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Learn How Your Digestive System Works


Updated December 21, 2003


Digestion of food begins in the mouth. Chewing breaks food down into smaller particles so it can be digested. If people do not chew food thoroughly because they eat quickly or have tooth problems, they increase the burden on the digestive organs. Saliva contains the digestive enzyme amylase, which begins breaking down starchy foods as soon as they enter the mouth.


The stomach mechanically mixes food. It also releases substances that chemically break down food, such as hydrochloric acid. Hydrochloric acid, often called stomach acid, plays a key role in the stomach. It helps digest proteins, fat, vitamins, and minerals, maintains the acidity of the stomach, and helps kill bacteria, viruses, and parasites.

Small Intestine

Enzymes from the pancreas and small intestine are released into the small intestine to digest and absorb carbohydrates, fat, and protein. In addition, bile salts secreted from the gallbladder help with the digestion and absorption of fats and the fat soluble nutrients vitamin A, D, E, and K.

The small intestine is the primary organ involved in the absorption of nutrients. Anything that interferes with the secretion of enzymes or bile salts, or disrupts the absorptive walls of the small intestine, such as inflammatory bowel syndrome, chronic antacid use, chronic diarrhea, pancreatic insufficiency, or celiac disease, may result in vitamin deficiencies and fat malabsorption.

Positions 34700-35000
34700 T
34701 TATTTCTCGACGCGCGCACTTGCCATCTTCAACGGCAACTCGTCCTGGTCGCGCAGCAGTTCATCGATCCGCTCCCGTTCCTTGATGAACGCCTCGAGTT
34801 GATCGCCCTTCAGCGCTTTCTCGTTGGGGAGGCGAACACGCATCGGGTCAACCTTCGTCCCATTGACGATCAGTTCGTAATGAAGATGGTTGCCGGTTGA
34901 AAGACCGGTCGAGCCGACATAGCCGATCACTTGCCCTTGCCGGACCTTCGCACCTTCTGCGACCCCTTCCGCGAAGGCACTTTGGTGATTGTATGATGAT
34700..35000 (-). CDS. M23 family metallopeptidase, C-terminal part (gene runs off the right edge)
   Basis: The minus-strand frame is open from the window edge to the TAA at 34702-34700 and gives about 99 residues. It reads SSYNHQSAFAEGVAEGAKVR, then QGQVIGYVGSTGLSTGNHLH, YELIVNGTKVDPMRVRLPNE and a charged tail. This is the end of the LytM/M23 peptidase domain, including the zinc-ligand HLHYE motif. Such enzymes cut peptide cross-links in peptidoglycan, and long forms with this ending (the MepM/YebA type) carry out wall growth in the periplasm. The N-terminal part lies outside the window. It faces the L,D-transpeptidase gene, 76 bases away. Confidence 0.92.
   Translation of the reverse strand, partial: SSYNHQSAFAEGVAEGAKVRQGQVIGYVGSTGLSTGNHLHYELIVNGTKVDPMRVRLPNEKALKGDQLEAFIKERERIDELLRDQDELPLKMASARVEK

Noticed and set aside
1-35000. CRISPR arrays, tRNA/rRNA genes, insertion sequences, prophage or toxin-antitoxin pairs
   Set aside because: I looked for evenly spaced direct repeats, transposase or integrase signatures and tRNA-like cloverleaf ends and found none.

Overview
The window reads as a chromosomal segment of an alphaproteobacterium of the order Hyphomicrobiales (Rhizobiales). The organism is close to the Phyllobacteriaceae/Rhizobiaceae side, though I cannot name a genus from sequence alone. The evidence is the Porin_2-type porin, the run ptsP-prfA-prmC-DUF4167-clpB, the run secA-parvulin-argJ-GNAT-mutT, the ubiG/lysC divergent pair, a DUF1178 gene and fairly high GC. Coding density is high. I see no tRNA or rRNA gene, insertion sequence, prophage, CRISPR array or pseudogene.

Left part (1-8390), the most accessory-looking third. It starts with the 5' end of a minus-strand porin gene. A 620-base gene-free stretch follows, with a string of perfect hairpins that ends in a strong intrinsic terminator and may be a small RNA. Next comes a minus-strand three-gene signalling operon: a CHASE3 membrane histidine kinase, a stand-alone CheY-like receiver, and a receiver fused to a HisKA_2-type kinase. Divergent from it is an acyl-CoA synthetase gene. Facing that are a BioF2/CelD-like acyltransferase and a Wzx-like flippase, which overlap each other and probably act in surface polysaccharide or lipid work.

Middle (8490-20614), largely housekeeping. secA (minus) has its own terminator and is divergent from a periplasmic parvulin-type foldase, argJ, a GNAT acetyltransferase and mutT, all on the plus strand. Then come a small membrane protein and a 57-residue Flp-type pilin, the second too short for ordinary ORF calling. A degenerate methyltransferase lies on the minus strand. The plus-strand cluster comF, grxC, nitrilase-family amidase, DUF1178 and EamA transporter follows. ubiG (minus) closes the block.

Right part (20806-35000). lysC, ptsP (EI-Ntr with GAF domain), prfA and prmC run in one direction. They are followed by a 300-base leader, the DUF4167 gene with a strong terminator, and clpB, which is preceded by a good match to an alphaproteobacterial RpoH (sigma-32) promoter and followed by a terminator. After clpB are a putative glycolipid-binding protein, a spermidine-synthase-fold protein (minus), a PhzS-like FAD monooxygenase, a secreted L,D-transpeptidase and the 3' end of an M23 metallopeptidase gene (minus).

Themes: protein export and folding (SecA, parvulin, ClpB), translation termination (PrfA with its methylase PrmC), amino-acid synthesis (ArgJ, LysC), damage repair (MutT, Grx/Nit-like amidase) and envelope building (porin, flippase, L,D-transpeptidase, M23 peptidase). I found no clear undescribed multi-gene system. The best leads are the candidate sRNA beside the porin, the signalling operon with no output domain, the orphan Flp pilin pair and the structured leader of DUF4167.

Large Intestine

By the time food reaches the colon, most of the nutrients have already been absorbed, leaving indigestible fiber and water. The large intestine absorbs water, electrolytes, and a few vitamins. The length of time taken for food to pass through the colon largely depends on fiber intake. Mucus is secreted to protect the cells lining the colon from physical trauma and bacterial toxins.

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